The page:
Dent, Reichert and Ros-Lehtinen all outperformed Trump in their districts in November, so their absence will be felt on the ballot.

Dent outran Trump by 12 points, while Reichert bested Trump by 23 points and Ros-Lehtinen outperformed him by 30 points.

A president’s party typically faces strong headwinds in the first midterm after a presidential election, especially in open seats it previously held. A recent analysis by Kyle Kondik at the University of Virginia’s Sabato’s Crystal Ball elections website found that the party in the White House usually loses 11 percent of its vote share in an open seat midterm race, compared with the previous incumbent’s margin two years earlier.

“These open seats can be very vulnerable and difficult to hold,” Skelley said. “If this is the tip of the iceberg for retirements, that will be very bad for the GOP.”

Dent acknowledged that his seat would be tough for Republicans to keep in their column.

“It’s a seat with a slight Republican tilt, although in a year — a midterm — like this, that kind of evens things out quite a bit,” Dent said. “This will be a very competitive seat.”

There are also governing implications if the GOP loses more moderate members.

“It’s a real challenge to lose people of that caliber,” Cole said.

House GOP leaders could rely on the moderate lawmakers in the Tuesday Group and members like Dent, Ros-Lehtinen and Reichert to take tough votes on bipartisan compromises, since they were less likely than colleagues in more staunchly Republican districts to fear primary challenges.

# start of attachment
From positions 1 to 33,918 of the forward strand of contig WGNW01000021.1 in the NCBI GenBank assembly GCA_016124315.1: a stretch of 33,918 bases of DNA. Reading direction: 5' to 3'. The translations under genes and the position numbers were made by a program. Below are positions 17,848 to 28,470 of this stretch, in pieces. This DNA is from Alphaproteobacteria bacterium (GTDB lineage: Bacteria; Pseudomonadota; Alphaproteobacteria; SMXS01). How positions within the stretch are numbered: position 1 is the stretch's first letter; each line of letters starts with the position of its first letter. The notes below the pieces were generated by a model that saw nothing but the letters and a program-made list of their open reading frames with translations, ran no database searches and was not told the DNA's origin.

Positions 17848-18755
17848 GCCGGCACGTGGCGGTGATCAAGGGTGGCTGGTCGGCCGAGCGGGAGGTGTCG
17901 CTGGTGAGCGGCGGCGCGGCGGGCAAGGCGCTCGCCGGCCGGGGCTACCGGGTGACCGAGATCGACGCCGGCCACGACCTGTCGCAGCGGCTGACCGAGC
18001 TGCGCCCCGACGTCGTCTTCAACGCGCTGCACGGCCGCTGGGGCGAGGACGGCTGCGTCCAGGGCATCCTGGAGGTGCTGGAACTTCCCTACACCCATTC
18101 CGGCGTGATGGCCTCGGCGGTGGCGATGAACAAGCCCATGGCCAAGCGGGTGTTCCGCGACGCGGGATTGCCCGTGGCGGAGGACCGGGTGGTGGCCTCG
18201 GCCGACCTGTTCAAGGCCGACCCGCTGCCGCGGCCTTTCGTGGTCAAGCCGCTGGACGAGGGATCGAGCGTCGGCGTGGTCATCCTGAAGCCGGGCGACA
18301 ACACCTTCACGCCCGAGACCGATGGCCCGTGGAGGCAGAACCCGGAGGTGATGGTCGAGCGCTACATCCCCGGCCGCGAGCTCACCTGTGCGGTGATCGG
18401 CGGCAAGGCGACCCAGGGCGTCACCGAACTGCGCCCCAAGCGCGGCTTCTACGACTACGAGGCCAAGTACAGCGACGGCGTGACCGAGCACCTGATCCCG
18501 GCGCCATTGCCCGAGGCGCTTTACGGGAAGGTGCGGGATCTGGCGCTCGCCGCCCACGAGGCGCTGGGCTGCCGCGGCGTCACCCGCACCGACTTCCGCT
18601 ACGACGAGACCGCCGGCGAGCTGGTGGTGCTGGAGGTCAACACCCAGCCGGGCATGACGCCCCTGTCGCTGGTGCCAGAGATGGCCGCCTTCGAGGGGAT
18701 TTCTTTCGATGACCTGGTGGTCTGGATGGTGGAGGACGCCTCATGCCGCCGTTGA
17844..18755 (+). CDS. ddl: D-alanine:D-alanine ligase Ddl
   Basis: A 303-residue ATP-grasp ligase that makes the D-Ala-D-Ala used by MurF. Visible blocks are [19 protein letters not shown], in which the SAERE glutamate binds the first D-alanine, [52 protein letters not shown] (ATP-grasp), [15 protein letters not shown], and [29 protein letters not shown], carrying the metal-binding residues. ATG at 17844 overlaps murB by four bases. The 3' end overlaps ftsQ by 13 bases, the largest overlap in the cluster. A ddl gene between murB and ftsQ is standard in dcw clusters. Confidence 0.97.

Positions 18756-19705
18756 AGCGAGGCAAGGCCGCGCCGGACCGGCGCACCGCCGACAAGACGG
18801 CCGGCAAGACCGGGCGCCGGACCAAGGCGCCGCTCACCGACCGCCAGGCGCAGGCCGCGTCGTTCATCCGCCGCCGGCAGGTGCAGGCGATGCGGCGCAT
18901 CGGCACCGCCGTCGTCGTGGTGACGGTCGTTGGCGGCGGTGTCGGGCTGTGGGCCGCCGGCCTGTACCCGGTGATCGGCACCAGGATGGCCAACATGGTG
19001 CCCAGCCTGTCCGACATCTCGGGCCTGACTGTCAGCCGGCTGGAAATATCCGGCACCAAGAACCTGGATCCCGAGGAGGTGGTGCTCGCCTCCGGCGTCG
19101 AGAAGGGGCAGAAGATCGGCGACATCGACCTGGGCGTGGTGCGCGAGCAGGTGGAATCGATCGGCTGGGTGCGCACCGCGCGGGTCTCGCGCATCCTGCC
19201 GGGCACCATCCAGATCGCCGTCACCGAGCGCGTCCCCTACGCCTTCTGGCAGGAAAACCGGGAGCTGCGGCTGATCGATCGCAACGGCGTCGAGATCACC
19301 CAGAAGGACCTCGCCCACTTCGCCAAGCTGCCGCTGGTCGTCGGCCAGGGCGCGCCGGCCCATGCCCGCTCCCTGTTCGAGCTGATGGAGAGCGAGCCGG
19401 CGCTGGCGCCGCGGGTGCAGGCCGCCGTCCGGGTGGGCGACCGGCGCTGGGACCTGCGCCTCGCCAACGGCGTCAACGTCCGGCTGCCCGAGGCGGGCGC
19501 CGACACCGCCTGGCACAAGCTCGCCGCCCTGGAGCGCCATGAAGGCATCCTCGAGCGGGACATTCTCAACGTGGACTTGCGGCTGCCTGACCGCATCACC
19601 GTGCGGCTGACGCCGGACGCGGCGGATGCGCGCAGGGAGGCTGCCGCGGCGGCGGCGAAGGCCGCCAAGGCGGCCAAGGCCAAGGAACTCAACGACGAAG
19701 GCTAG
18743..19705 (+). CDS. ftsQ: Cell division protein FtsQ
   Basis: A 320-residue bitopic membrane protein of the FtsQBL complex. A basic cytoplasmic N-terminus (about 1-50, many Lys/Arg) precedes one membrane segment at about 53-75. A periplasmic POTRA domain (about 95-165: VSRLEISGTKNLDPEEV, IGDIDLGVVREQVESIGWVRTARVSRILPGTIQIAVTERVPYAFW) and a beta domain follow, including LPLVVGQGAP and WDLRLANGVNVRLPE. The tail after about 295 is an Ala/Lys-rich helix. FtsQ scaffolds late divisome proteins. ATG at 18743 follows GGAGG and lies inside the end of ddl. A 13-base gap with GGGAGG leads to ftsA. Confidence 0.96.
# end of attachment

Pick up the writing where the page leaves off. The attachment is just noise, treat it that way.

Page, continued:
“When you have members like this who are in the Tuesday Group, can work with Democrats, are not the Tea Party-crazies that have held up the president’s legislation — it gives [Trump] more credence to work with Democrats,” a former Senate GOP staffer said.

“When people like Paul RyanPaul Davis RyanMcConnell names Senate GOP tax conferees House Republican: 'I worry about both sides' of the aisle on DACA Overnight Health Care: 3.6M signed up for ObamaCare in first month | Ryan pledges 'entitlement reform' next year | Dems push for more money to fight opioids MORE [R-Wis.] are losing reasonable members like Charlie Dent, Dave Reichert and Ileana Ros-Lehtinen, where are you going to get those votes looking forward to 2018?”

Rep. Leonard Lance (R-N.J.) said the retirements haven't caused him to think twice about his own career in Washington. Instead, he said he’s definitely running for reelection.

"I'm confident that my views are the views of the overwhelming majority of the district I serve. It's a district that believes in governing," Lance told The Hill.

Rep. Frank LoBiondo (R-N.J.), another member of the centrist Tuesday Group, called Dent's retirement "a loss for the institution" but said his announcement wasn't a huge surprise.

"Charlie's been pounding his head against the wall here," LoBiondo said, touching the marble wall outside the House chamber for effect.

Still, LoBiondo said he had no plans of following Dent out the door.

"I still have high hopes," he said.

As Republicans hope to hold steady and keep their incumbents from heading out the door, insiders suggest that legislative victories could go a long way toward persuading lawmakers to stay.

That could raise the stakes even further for the party’s push to reform the tax code, the current priority among House Republicans. 

“That gives people like Charlie Dent a reason to get on a plane every Monday,” the former Senate GOP aide said.

“It’s hard being home for August and seeing all the chaos down here. But if it gets a bit better and they can pass something before the Christmas break, that could have a meaningful impact on whether people retire or not.”

Scott Wong contributed.